A person can buy a franchise by comparing two or more potential franchises, studying three-year percentages on the turnover, comparing prices, looking at the franchise size, watching the franchise in operation and signing a contract, according to The Wall Street Journal. Learning about the franchise is imperative before agreeing to a contract.
Franchisees should study the customers of the operation in question, notes The Wall Street Journal. Talking to current and former owners is helpful, and visiting the location helps the applicant understand the size of the franchise and consumer activity. Asking two companies for offering circulars is a good way to pick the best deal. These papers are known as Franchise Offering Circulars, and the documents include such information as company revenue and what the franchiser expects from the franchisee. Percentage figures in the double digits are cause for concern, and the litigation section discloses a history of any legal trouble. A franchise system less than 50 units may have some unresolved bugs in the system, which may require more commitment on the part of the franchisee.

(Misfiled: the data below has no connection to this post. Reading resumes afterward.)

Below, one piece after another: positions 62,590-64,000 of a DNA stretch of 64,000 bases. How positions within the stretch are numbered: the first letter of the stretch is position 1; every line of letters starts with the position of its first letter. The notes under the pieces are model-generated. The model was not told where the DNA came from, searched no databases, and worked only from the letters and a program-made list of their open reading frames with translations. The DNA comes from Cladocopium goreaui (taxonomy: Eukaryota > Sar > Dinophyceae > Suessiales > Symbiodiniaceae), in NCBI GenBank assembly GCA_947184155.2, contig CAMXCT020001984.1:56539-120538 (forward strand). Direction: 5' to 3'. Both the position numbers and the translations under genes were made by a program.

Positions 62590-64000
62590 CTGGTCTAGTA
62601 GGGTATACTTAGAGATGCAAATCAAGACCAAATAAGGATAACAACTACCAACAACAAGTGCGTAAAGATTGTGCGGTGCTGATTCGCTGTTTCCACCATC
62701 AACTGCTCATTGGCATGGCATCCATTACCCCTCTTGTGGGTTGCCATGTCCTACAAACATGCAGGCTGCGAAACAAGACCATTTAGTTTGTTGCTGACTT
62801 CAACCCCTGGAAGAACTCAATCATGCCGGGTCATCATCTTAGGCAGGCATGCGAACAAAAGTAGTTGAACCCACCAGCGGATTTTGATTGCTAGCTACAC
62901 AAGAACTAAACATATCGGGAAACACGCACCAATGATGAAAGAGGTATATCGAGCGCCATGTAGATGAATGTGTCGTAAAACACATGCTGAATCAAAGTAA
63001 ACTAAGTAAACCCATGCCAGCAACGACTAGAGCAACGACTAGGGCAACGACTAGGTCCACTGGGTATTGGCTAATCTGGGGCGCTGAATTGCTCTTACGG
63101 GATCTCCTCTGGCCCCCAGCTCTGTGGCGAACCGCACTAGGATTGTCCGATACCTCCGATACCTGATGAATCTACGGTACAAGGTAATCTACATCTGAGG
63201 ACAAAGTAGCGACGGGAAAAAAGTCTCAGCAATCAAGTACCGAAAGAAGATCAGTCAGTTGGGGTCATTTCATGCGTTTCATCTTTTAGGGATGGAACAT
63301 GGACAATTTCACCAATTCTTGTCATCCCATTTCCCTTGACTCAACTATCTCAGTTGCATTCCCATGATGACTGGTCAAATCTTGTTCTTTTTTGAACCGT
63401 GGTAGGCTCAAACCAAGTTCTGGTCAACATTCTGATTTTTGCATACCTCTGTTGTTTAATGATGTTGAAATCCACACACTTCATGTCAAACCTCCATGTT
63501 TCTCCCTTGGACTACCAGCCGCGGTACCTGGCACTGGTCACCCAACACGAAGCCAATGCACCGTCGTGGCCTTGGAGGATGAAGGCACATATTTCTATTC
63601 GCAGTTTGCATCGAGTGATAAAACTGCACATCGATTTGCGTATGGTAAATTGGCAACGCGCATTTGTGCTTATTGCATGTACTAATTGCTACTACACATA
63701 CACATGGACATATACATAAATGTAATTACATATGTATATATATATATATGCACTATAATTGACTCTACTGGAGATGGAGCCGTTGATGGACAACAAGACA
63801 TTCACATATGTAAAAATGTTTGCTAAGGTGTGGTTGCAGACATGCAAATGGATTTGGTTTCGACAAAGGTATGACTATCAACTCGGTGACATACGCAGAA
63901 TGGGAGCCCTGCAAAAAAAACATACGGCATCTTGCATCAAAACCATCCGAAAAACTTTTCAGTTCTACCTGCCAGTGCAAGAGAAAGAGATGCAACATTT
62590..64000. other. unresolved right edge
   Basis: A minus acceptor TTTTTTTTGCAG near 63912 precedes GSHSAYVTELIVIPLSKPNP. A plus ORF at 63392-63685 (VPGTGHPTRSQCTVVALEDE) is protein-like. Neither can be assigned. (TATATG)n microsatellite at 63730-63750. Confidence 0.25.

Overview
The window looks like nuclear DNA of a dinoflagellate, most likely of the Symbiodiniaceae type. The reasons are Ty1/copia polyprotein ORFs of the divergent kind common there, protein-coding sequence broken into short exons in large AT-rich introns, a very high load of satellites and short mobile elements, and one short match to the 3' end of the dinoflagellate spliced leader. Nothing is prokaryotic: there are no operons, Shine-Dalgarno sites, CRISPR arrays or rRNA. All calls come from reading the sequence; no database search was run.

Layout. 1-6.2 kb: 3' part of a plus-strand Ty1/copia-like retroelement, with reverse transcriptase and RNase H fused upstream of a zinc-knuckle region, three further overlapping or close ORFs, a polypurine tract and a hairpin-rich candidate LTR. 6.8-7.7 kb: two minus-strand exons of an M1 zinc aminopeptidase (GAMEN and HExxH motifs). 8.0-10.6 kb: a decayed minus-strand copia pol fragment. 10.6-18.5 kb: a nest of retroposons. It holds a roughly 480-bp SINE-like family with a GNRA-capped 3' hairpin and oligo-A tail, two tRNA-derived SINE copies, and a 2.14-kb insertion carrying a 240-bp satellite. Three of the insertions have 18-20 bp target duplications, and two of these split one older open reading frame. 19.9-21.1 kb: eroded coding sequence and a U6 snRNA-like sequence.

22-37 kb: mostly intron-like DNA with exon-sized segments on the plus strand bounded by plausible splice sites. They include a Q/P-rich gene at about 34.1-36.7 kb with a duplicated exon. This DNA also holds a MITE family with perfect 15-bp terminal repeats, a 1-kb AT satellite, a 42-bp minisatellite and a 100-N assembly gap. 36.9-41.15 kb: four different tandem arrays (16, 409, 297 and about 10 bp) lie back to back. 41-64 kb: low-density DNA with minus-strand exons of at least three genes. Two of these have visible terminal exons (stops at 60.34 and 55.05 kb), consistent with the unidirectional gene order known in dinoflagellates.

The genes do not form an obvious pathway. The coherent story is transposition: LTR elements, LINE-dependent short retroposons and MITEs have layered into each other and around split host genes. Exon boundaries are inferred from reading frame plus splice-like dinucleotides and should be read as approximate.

Applicants need to look through any expenses, such as training, equipment and advertising, explains The Wall Street Journal. Other factors need to be taken into consideration, including initial inventory, cash reserves and construction-related overhead of the store. An applicant may have some leverage before signing a contract for starting a franchise, such as removing unattractive provisions in the document.